We are on day 11 of our research cruise to the North Sea to investigate water column chemistry, and biogeochemistry and ecology of the seafloor at a site where we will experimentally release carbon dioxide below the seafloor next year. That sounds like an odd scientific objective, experimentally releasing carbon dioxide, but the justification is a good one. Former oil and natural gas bearing formations hundreds or thousands of meters below the seafloor are among the sources of carbon that now accumulates in our atmosphere as carbon dioxide. Carbon dioxide emissions can be reduced with improved technology, improved efficiency, and increasing uses of renewable energy, but additional progress could also be made by taking an active role in capturing carbon dioxide at point sources, such as industrial power plants, and sequestering it in geologic formations that are the least likely to leak. Candidate formations include former oil and natural gas bearing reservoirs deep beneath the seafloor. If natural gas could be held naturally there for millions of years, it is likely a good location for sequestering carbon dioxide. An additional advantage of these formations is that the infrastructure that was developed to extract oil and natural gas from them could be used to inject carbon dioxide back into them.
Our objectives in releasing carbon dioxide from the seafloor next year is to investigate the potential damage to local ecosystems that could be caused by a leak, and to develop technology to quantify carbon dioxide emission from the seafloor should a leak occur. To accomplish this, engineers at the Max Planck Institute for Marine Microbiology have adapted ion sensitive field effect transistors to be used for rapidly detecting pH fluctuations in seawater. We are using these sensors in a novel application. Marine sediments naturally take up oxygen and produce carbon dioxide as they respire organic matter, like we do. As carbon dioxide is produced in seawater, pH is reduced. We can use the change in pH to calculate the carbon dioxide production.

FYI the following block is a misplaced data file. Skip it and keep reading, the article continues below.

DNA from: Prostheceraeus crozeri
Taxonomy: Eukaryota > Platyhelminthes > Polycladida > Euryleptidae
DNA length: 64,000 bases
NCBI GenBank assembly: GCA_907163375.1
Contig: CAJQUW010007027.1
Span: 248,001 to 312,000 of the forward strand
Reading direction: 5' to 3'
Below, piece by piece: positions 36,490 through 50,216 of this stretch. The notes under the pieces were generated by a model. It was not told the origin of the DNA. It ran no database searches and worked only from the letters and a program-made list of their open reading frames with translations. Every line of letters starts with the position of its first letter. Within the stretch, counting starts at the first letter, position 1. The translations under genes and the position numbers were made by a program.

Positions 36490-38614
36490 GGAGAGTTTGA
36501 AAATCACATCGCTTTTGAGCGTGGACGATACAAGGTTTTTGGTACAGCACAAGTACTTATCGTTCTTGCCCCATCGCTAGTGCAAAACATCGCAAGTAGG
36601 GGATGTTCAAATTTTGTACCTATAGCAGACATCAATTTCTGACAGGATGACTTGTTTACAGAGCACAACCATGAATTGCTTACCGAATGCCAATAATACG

To do this, we have adapted a technique from atmospheric research based on turbulence. The pH sensors are positioned 25 cm above the seafloor and measure at 16 Hz as turbulence transports eddies of low pH water upwards from the sediment surface. Eddies are monitored at the tip of the sensor with an acoustic velocity instrument. Combined, pH and vertical velocity can be used to calculate the vertical transport of hydrogen ions. In measuring from second-to-second, minute-to-minute, and hour-to-hour, we can use this technology to examine changes in the metabolism of benthic ecosystems over time. Improvements in this technology would allow us to watch changes in the metabolism of marine ecosystems from season-to-season, and year-to-year, helping us to do a better job of protecting them.
Greetings from all on the ship